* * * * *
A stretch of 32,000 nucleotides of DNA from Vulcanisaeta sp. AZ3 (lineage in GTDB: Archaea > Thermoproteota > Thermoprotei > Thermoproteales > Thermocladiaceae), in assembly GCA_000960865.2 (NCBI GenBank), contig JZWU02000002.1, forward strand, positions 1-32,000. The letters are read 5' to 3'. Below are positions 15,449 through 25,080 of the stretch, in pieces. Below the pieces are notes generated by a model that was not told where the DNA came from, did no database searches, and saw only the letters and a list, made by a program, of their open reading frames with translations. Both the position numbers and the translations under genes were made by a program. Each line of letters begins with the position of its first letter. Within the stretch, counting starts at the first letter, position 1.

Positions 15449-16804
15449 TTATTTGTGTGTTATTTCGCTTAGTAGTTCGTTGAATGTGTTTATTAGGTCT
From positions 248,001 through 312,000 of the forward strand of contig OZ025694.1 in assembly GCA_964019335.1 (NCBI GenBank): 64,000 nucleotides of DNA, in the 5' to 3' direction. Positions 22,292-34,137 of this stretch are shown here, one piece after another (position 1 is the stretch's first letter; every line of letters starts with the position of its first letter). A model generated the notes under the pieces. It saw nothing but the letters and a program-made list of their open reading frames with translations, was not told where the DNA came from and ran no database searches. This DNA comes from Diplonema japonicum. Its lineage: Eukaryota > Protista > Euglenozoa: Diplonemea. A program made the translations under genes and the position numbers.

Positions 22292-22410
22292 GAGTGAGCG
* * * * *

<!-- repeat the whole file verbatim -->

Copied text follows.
A stretch of 32,000 nucleotides of DNA from Vulcanisaeta sp. AZ3 (lineage in GTDB: Archaea > Thermoproteota > Thermoprotei > Thermoproteales > Thermocladiaceae), in assembly GCA_000960865.2 (NCBI GenBank), contig JZWU02000002.1, forward strand, positions 1-32,000. The letters are read 5' to 3'. Below are positions 15,449 through 25,080 of the stretch, in pieces. Below the pieces are notes generated by a model that was not told where the DNA came from, did no database searches, and saw only the letters and a list, made by a program, of their open reading frames with translations. Both the position numbers and the translations under genes were made by a program. Each line of letters begins with the position of its first letter. Within the stretch, counting starts at the first letter, position 1.

Positions 15449-16804
15449 TTATTTGTGTGTTATTTCGCTTAGTAGTTCGTTGAATGTGTTTATTAGGTCT
From positions 248,001 through 312,000 of the forward strand of contig OZ025694.1 in assembly GCA_964019335.1 (NCBI GenBank): 64,000 nucleotides of DNA, in the 5' to 3' direction. Positions 22,292-34,137 of this stretch are shown here, one piece after another (position 1 is the stretch's first letter; every line of letters starts with the position of its first letter). A model generated the notes under the pieces. It saw nothing but the letters and a program-made list of their open reading frames with translations, was not told where the DNA came from and ran no database searches. This DNA comes from Diplonema japonicum. Its lineage: Eukaryota > Protista > Euglenozoa: Diplonemea. A program made the translations under genes and the position numbers.

Positions 22292-22410
22292 GAGTGAGCG